Characterization of plasmablasts in the blood of HIV-infected viremic individuals: evidence for nonspecific immune activation.

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TitleCharacterization of plasmablasts in the blood of HIV-infected viremic individuals: evidence for nonspecific immune activation.
Publication TypeJournal Article
Year of Publication2013
AuthorsBuckner, CM, Moir, S, Ho, J, Wang, W, Posada, JG, Kardava, L, Funk, EK, Nelson, AK, Li, Y, Chun, T-W, Fauci, AS
JournalJ Virol
Volume87
Issue10
Pagination5800-11
Date Published2013 May
ISSN1098-5514
KeywordsAdult, Cell Differentiation, Female, HIV Infections, Humans, Hypergammaglobulinemia, Immunoglobulin G, Male, Middle Aged, Plasma Cells, Young Adult
Abstract

Terminal differentiation of B cells and hypergammaglobulinemia are hallmarks of B-cell hyperactivity in HIV disease. Plasmablasts are terminally differentiating B cells that circulate transiently in the blood following infection or vaccination; however, in HIV infection, they arise early and are maintained at abnormally high levels in viremic individuals. Here we show that only a small fraction of plasmablasts in the blood of viremic individuals is HIV specific. Assessment of plasmablast immunoglobulin isotype distribution revealed increased IgG(+) plasmablasts in early and most prominently during chronic HIV viremia, contrasting with a predominantly IgA(+) plasmablast profile in HIV-negative individuals or in aviremic HIV-infected individuals on treatment. Of note, IgG is the predominant immunoglobulin isotype of plasmablasts that arise transiently in the blood following parenteral immunization. Serum immunoglobulin levels were also elevated in HIV-infected viremic individuals, especially IgG, and correlated with levels of IgG(+) plasmablasts. Several soluble factors associated with immune activation were also increased in the sera of HIV-infected individuals, especially in viremic individuals, and correlated with serum immunoglobulin levels, particularly IgG. Thus, our data suggest that while plasmablasts in the blood may contribute to the HIV-specific immune response, the majority of these cells are not HIV specific and arise early, likely from indirect immune-activating effects of HIV replication, and reflect over time the effects of chronic antigenic stimulation. Such B-cell dysregulation may help explain why the antibody response is inadequate in HIV-infected individuals, even during early infection.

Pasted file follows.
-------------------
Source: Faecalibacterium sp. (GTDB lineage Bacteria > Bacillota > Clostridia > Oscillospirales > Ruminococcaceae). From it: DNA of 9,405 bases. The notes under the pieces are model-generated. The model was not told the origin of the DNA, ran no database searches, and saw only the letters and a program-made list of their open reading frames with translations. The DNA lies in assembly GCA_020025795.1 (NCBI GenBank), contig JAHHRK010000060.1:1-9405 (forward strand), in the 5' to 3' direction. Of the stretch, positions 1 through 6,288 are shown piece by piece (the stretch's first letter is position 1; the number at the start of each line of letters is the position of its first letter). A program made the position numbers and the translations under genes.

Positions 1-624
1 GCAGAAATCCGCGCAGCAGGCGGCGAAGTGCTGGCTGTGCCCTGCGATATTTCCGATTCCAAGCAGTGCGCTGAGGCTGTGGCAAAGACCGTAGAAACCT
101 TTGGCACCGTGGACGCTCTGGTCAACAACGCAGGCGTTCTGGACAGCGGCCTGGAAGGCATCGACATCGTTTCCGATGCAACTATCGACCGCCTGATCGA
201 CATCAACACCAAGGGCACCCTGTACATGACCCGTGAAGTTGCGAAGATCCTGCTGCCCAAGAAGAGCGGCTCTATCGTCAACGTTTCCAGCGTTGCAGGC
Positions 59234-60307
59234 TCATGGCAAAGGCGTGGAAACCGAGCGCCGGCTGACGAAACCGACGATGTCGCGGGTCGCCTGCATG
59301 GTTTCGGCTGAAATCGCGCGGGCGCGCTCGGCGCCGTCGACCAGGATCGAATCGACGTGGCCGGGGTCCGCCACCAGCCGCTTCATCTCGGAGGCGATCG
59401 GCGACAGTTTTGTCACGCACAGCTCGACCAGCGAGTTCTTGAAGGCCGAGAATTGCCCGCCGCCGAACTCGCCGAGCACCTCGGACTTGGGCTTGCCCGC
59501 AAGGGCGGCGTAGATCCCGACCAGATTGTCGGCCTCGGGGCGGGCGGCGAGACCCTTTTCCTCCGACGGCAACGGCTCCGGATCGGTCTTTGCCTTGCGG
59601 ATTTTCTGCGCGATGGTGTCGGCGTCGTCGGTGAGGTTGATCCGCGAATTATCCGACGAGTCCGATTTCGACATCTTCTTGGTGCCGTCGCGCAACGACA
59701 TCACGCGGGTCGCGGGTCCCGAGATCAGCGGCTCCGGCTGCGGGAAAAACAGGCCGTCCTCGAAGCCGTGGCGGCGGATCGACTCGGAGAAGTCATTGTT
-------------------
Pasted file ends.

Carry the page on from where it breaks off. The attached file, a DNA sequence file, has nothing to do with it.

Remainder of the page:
DOI10.1128/JVI.00094-13
Alternate JournalJ. Virol.
PubMed ID23487459
PubMed Central IDPMC3648153